A legal executive for former solicitor Michael Lynn has told his trial she signed another solicitor's name on undertakings at his instruction, because there was “fear” there and she was under “horrendous” pressure at the time.
Mr Lynn (55), of Millbrook Court, Redcross, Co Wicklow is on trial accused of the theft of around €27 million from seven financial institutions. He has pleaded not guilty to 21 counts of theft in Dublin between October 23rd, 2006 and April 20th, 2007.
It is the prosecution’s case that Mr Lynn obtained multiple mortgages on the same properties, in a situation where banks were unaware that other institutions were also providing finance.
The financial institutions involved are Bank of Ireland, National Irish Bank (later known as Danske Bank), Irish Life and Permanent, Ulster Bank, ACC Bank, Bank of Scotland Ireland and Irish Nationwide Building Society (INBS).
On Tuesday, former legal executive with Michael Lynn & Co solicitors Liz Doyle, gave evidence. She told John Berry BL, prosecuting, that she worked as a legal executive in the firm.
Ms Doyle told the trial there was “huge pressure” in the office. “There was never a day where you could switch off,” she said. “You were on call 24/7. Constant phone calls, constant emails. It was difficult.”
Ms Doyle was brought through a mix of documents, including statements of affairs and solicitor's undertakings. In a number of these, she agreed that she signed the name Fiona McAleenan. Ms McAleenan was a solicitor in the practice at the time.
Ms Doyle said she signed Ms McAleenan's name “at the instruction of Mr Lynn”. She said he told her he had spoken with Ms McAleenan and Ms McAleenan had authorised Ms Doyle to sign her signature.
Ms Doyle said she also signed Kinsella Mitchell and Associates' signature, again at the instruction of Mr Lynn. Kinsella Mitchell and Associates were auditors for Michael Lynn and Co solicitors.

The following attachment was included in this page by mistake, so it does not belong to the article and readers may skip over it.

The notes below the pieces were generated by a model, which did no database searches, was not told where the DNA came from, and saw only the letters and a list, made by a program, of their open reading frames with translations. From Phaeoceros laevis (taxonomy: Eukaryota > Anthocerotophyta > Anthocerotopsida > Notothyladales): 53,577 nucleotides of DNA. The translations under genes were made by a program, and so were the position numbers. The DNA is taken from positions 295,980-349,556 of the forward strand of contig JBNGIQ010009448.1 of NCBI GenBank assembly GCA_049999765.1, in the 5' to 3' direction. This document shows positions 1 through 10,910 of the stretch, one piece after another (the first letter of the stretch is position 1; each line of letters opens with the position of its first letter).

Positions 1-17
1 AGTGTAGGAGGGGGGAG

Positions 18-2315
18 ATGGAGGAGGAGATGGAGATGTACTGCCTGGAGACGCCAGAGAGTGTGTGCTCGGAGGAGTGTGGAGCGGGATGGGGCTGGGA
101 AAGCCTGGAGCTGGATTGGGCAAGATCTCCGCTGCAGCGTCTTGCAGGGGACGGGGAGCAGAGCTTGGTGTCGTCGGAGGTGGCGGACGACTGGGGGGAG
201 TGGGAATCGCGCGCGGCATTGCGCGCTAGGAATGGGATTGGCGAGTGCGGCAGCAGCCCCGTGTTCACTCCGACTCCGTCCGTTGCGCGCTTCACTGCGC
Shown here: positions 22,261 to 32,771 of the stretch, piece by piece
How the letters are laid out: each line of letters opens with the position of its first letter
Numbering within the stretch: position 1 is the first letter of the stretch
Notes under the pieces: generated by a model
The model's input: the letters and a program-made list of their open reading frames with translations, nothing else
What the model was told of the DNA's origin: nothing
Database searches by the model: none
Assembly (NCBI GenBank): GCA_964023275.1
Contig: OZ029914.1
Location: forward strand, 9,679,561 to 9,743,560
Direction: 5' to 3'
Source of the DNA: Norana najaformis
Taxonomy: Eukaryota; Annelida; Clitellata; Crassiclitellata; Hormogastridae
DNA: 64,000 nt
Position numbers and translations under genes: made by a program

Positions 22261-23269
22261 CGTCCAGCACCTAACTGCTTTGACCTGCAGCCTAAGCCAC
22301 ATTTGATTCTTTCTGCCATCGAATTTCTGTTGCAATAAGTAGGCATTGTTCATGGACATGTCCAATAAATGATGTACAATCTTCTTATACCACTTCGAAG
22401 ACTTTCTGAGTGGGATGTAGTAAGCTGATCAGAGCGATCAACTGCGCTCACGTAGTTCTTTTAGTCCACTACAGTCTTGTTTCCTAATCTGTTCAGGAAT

Ms Doyle said she did not apply the Kinsella Mitchell stamp to those same documents and did not know who did. The court has heard evidence from John Kinsella that the stamp used was not his company stamp.
When asked by Mr Berry why she signed Kinsella Mitchell, Ms Doyle said, “because I followed Mr Lynn's instructions”. When asked why she followed instructions, she replied: “Because there was a fear there at this stage, so I followed his instructions”.
“The pressure in the office was absolutely horrendous at that time,” she said. “We were working long hours from early morning to late evenings and the pressure was still there when you got home. It was just huge pressure.”
Ms Doyle was also shown a document that was sent to Irish Nationwide Building Society (INBS) with the letterhead 'Fiona McAleenan Solicitors'. Ms Doyle agreed she signed the letter in Ms McAleenan's name.
She said Mr Lynn “presented” her with the letterhead. “I wasn't too happy to be honest, because I knew it wasn't correct,” she said. “I sent it on the instruction of Mr Lynn.”
Ms Doyle told the trial she was “struggling” at the time. She said her husband's business collapsed in 2006 and “there was pressure there”.